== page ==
Friday, November 20, 2015

Chicago Rarely Penalizes Officers for Complaints, Data Shows
"In 18 years with the Chicago Police Department, the nation’s second-largest, Jerome Finnigan had never been disciplined — although 68 citizen complaints had been lodged against him, including accusations that he used excessive force and regularly conducted illegal searches.

Then, in 2011, he admitted to robbing criminal suspects while serving in an elite police unit and ordering a hit on a fellow police officer he thought intended to turn him in. He was sentenced to 12 years in prison. 'My bosses knew what I was doing out there, and it went on and on,' he said in court when he pleaded guilty. 'And this wasn’t the exception to the rule. This was the rule.'

Mr. Finnigan is one of thousands of Chicago police officers who have been the subject of citizen complaints over the years but have not been disciplined by the department, according to data released this month by the Invisible Institute, a nonprofit journalism organization, and the Mandel Legal Aid Clinic of the University of Chicago Law School. Such information is rarely made public and has come to light in Chicago only after a decade-long legal battle by the institute and the clinic."

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Exploiting Emotions about Paris to Blame Snowden, Distract from Actual Culprits who Empowered ISIS
"Whistleblowers are always accused of helping America’s enemies (top Nixon aides accused Daniel Ellsberg of being a Soviet spy and causing the deaths of Americans with his leak); it’s just the tactical playbook that’s automatically used. So it’s of course unsurprising that ever since Edward Snowden’s whistleblowing enabled newspapers around the world to report on secretly implemented programs of mass surveillance, he has been accused by 'officials' and their various media allies of Helping The Terrorists™....

...But now we’ve entered the inevitable 'U.S. Officials Say' stage of the 'reporting' on the Paris attack — i.e., journalists mindlessly and uncritically repeat whatever U.S. officials whisper in their ear about what happened. So now credible news sites are regurgitating the claim that the Paris Terrorists were enabled by Snowden leaks — based on no evidence or specific proof of any kind, needless to say, but just the unverified, obviously self-serving assertions of government officials. But much of the U.S. media loves to repeat rather than scrutinize what government officials tell them to say. So now this accusation has become widespread and is thus worth examining with just some of the actual evidence."

Related Articles:

What Role did Encryption Play in Paris
Another Take on the Lessons of Paris Shootings for Encryption
Declaring War on Terror is Good Rhetoric, Bad Policy

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New Research: How "Recollection Bias" can Hinder Effective Policy

"The ways in which people subconsciously process group trauma events may impair society’s ability to implement effective public policies for reducing the likelihood or consequence of such events.  That is one conclusion reached in a new Harvard Kennedy School Faculty Research Working Paper titled 'Recollection Bias and Its Underpinnings: Lessons from Terrorism-Risk Assessments,' co-authored by Richard J. Zeckhauser, Frank P. Ramsey Professor of Political Economy.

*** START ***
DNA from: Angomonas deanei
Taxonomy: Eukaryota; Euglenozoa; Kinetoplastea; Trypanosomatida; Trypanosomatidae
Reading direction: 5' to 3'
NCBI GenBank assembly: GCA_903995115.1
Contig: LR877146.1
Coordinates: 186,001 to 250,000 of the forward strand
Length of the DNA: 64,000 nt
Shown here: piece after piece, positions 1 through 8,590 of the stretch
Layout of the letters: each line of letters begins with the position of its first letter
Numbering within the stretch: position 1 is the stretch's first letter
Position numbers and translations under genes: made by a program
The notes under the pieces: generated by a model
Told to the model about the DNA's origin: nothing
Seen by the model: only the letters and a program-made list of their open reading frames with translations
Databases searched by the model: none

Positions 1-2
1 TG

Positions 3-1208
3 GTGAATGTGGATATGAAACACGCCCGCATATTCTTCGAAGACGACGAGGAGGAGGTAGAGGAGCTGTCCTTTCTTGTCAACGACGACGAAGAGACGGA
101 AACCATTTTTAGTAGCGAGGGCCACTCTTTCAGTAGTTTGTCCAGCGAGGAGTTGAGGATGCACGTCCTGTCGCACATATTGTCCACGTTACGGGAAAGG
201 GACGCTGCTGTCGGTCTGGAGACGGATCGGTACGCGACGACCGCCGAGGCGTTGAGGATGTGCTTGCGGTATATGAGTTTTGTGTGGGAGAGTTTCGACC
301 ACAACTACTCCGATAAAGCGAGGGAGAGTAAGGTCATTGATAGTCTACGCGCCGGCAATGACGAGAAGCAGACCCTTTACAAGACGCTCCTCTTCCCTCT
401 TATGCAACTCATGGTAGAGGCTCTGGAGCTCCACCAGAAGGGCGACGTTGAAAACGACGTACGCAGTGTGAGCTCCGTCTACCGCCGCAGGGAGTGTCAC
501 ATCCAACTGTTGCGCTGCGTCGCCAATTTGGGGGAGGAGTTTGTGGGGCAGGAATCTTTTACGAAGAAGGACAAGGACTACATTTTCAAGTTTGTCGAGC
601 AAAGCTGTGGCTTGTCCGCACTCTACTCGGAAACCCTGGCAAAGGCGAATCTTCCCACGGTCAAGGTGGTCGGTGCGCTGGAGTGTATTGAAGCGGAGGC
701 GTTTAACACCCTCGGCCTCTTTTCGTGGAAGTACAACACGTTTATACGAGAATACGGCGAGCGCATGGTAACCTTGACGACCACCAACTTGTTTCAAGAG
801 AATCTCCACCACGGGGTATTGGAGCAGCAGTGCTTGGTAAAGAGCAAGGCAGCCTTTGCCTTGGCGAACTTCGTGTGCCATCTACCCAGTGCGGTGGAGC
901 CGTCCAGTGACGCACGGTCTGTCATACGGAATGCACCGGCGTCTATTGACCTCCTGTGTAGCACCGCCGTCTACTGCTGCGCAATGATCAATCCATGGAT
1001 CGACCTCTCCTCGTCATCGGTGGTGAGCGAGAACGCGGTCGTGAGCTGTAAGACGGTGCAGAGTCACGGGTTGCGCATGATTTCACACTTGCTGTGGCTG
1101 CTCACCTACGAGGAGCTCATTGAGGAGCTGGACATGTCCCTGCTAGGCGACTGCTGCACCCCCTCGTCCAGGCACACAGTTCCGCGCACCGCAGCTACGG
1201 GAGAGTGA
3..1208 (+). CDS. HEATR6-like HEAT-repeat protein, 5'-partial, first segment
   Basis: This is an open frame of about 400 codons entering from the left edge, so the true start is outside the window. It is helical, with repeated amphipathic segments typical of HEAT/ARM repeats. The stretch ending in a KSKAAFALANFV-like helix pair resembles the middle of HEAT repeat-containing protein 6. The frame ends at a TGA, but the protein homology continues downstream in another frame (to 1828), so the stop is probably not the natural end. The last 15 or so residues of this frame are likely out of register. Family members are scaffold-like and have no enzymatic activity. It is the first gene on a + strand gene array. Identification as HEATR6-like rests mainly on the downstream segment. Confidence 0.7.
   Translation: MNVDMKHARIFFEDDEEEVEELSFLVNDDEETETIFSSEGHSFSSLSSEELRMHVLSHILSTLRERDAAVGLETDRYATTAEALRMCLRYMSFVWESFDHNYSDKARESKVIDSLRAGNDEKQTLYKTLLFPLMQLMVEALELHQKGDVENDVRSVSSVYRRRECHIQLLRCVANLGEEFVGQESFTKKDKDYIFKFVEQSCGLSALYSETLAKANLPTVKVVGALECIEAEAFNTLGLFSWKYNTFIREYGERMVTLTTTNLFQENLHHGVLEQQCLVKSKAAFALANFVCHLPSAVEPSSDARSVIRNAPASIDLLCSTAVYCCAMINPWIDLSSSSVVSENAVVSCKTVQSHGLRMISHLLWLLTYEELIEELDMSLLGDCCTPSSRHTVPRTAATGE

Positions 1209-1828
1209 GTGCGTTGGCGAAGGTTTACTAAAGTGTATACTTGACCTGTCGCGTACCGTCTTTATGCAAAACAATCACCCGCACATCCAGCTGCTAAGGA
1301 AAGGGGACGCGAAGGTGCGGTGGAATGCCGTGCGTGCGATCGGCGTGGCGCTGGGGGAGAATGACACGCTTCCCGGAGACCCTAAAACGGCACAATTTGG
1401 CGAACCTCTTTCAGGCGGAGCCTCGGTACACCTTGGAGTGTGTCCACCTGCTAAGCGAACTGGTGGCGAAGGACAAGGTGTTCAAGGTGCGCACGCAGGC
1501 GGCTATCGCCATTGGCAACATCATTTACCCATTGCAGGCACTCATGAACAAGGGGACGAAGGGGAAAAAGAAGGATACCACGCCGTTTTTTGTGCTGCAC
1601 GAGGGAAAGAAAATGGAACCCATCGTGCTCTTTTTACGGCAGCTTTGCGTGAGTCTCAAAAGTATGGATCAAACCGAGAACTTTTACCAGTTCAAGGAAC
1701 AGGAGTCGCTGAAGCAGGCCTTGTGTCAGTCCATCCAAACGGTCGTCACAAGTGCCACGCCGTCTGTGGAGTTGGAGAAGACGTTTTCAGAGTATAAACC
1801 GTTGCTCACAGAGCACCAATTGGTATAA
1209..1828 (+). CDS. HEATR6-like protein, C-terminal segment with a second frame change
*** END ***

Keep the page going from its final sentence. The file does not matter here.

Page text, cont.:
Recollection bias is the phenomenon whereby people hold the same perceptions of a risk following a highly unexpected event as they believe they held prior to it. That is, they fail to recognize the learning that should come from highly unusual happenings. Previous research by the same authors showed that only one in five people do not experience this bias.

In this new study, Zeckhauser and co-author W. Kip Viscusi of Vanderbilt Law School focused on responses to two catastrophic attacks that took place in the United States – the 9/11 attacks that took the lives of almost 3,000 people, and the Boston Marathon bombings in 2013 – to determine how recollection bias impacts subsequent mitigation strategies."

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International Humanitarian Law and the Challenges of Contemporary Armed Conflicts
"This is the fourth report on international humanitarian law (IHL) and the challenges of contemporary armed conflicts prepared by the International Committee of the Red Cross (ICRC) for the International Conference of the Red Cross and Red Crescent (International Conference).  The first three reports were submitted to the International Conferences held in 2003, 2007 and 2011.  These reports aim to provide an overview of some of the challenges posed by contemporary armed conflicts for IHL, to generate broader reflection on those challenges and to outline ongoing or prospective ICRC action, positions and interest."

Read the Full Report

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The "Psychosocial Stress" of Prison Overcrowding
"Time spent in a crowded prison environment continues to have a negative impact on inmates after their release, contributing to parole violations, according to a study published by the nonprofit advocacy organization PLOS (Public Library of Science). The study, entitled 'Does Prison Crowding Predict Higher Rates of Substance Use Related Parole Violations? A Recurrent Events Multi-Level Survival Analysis,' is based on data collected in 2003 and 2004 from 13,070 California parolees.